Congress passed the Biologics Price Competition and Innovation Act (the "BPCIA") in 2009. See 42 U.S.C. § 262. The BPCIA provides a statutory framework under which biologics manufacturers may apply for, and obtain, a license by showing its product is a biosimilar to another product, known as the "reference product." Id . § 262(i)(2), (k). This provides a quicker and less expensive pathway for biosirnilar manufacturers to obtain FDA approval for products with "no clinically meaningful differences" from the reference product. Id . § 262(i)(2)(B). The reference product receives exclusivity for a period of twelve years. Id . § 262(k)(7)(A).

The BPCIA contains a dispute resolution mechanism in order to ensure that patent disputes are resolved prior to the end of the reference product's exclusivity period. Pl. Mem. at 3. Through this process, the BPCIA ripens otherwise unripe patent disputes and provides a pathway for the resolution of these disputes before the exclusivity period tei ininates, enabling biosimilar products to enter the market promptly upon the expiration of exclusivity. Id. Pursuant to this process, the applicant provides a copy of its application to the reference product sponsor within twenty days after the application is accepted for review. 42 U.S.C. § 262(1)(2). Within sixty days of receipt of this application, the reference product sponsor is to respond, identifying patents for which an infringement claim "could reasonably be asserted." Id . § 262(1)(3)(A)(i). The parties then negotiate these claims in good faith and if, after fifteen days of negotiations, the parties have not reached an agreement, the reference product sponsor may then bring an action for patent infringement. Id . § 262(1)(6)(B). The applicant must also provide to the reference product sponsor a notice of commercial marketing no later than 180 days before marketing of the biosimilar is to commence, at which time the reference product sponsor may seek a preliminary injunction against the applicant. Id . § 262(1)(8)(A). Neither party may bring a declaratory judgment action while the process is under way; if the applicant fails to comply with these procedures, the reference product sponsor may bring a declaratory judgment action, but the applicant may not. Id . § 262(9)(A), (B). The BPCIA addresses the role of patent owners in the provision discussing recipients of confidential information; the Act provides that "[a] representative of the owner of a patent exclusively licensed to a reference product sponsor with respect to the reference product and who has retained a right to assert the patent or participate in litigation concerning the patent may be provided the confidential information, provided that the representative informs the reference product sponsor and the... applicant of... [its] agreement to be subject to the confidentiality provisions" of the Act. Id . § 262(l)(I)(B)(ii).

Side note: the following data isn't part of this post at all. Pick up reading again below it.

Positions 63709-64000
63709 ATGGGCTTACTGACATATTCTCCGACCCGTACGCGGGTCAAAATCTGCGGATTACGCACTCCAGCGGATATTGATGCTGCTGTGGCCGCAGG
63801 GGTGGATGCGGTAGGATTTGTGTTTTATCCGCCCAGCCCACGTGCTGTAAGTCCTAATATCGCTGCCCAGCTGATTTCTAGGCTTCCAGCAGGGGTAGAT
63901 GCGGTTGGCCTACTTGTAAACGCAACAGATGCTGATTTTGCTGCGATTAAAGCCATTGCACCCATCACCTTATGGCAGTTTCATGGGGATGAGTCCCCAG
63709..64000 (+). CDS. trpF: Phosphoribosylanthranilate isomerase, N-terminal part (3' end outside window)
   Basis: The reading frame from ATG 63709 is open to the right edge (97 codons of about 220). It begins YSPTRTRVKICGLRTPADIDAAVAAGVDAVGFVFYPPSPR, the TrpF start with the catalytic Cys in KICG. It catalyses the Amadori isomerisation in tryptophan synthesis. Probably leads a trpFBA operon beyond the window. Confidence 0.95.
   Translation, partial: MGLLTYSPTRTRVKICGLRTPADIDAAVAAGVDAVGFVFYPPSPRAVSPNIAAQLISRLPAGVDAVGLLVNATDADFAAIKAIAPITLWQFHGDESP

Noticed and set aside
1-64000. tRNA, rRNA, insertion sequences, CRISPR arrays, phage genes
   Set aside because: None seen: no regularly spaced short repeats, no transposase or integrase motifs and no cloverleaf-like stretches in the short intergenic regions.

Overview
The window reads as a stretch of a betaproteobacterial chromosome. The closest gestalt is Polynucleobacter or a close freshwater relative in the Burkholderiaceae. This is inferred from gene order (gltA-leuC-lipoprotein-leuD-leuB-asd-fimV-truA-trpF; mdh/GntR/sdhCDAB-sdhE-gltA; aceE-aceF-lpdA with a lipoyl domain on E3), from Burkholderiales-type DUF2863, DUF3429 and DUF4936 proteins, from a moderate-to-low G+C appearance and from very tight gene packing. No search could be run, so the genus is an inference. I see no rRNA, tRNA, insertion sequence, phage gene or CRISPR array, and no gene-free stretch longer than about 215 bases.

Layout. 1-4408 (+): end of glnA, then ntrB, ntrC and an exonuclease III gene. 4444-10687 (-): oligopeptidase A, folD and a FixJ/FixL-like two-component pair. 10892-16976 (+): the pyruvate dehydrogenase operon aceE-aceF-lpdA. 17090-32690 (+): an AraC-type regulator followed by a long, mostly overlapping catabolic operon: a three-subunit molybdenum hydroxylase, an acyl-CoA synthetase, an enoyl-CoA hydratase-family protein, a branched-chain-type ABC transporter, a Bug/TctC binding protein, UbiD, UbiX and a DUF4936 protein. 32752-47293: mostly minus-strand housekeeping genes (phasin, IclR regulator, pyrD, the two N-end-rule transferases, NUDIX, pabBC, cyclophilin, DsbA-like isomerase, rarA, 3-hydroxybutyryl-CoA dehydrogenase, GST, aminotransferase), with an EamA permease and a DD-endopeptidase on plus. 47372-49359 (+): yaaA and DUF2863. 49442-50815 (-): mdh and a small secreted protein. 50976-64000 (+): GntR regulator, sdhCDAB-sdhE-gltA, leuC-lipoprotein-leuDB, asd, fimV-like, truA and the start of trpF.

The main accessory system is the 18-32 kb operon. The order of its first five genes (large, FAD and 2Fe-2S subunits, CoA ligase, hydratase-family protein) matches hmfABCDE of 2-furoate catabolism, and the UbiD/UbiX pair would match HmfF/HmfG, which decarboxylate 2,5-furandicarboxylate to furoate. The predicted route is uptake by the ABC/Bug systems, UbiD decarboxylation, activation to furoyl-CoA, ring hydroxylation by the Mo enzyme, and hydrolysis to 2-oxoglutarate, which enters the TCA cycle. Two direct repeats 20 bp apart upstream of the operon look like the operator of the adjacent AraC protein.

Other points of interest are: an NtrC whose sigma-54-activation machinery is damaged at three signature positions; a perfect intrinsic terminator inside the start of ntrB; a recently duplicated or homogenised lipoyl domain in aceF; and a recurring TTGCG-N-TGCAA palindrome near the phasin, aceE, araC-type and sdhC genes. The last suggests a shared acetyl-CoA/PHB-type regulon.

A. Applicable Law

Article III of the Constitution and the Declaratory Judgment Act impose the additional jurisdictional requirement of an actual controversy. See Nike, Inc. v. Already, LLC, 663 F.3d 89, 95 (2d Cir. 2011). The Act provides that "[i]n a case of actual controversy, " a federal court "may declare the rights... of any interested party seeking such declaration." 28 U.S.C. § 2201(a). The Second Circuit applies a totality-of-the-circumstances test to determine the existence of a justiciable controversy in intellectual property cases. See Nike, 663 F.3d at 95 (citing MedImrnune, Inc. v. Genentech, Inc., 549 U.S. 118, 126-27 (2007)). Under this test, the court considers whether "the adversity of legal interests that exists between the parties is real and substantial and admits of specific relief through a decree of a conclusive character, as distinguished from an opinion advising what the law would be on a hypothetical state of facts." Id. at 95-96 (citing Medimmune, 549 U.S. at 127) (internal quotation marks and alterations omitted); Telebrands Corp. v. Exceptional Prods., 2011 ESL 6029402, at *2 (D.N.J. Dec. 5, 2011) ("[T]he Court must decide whether the facts alleged, under all the circumstances, show that there is a substantial controversy, between parties having adverse legal interests, of sufficient immediacy and reality to warrant the issuance of a declaratory judgment.' (quoting Medlmmune, 549 U.S. ...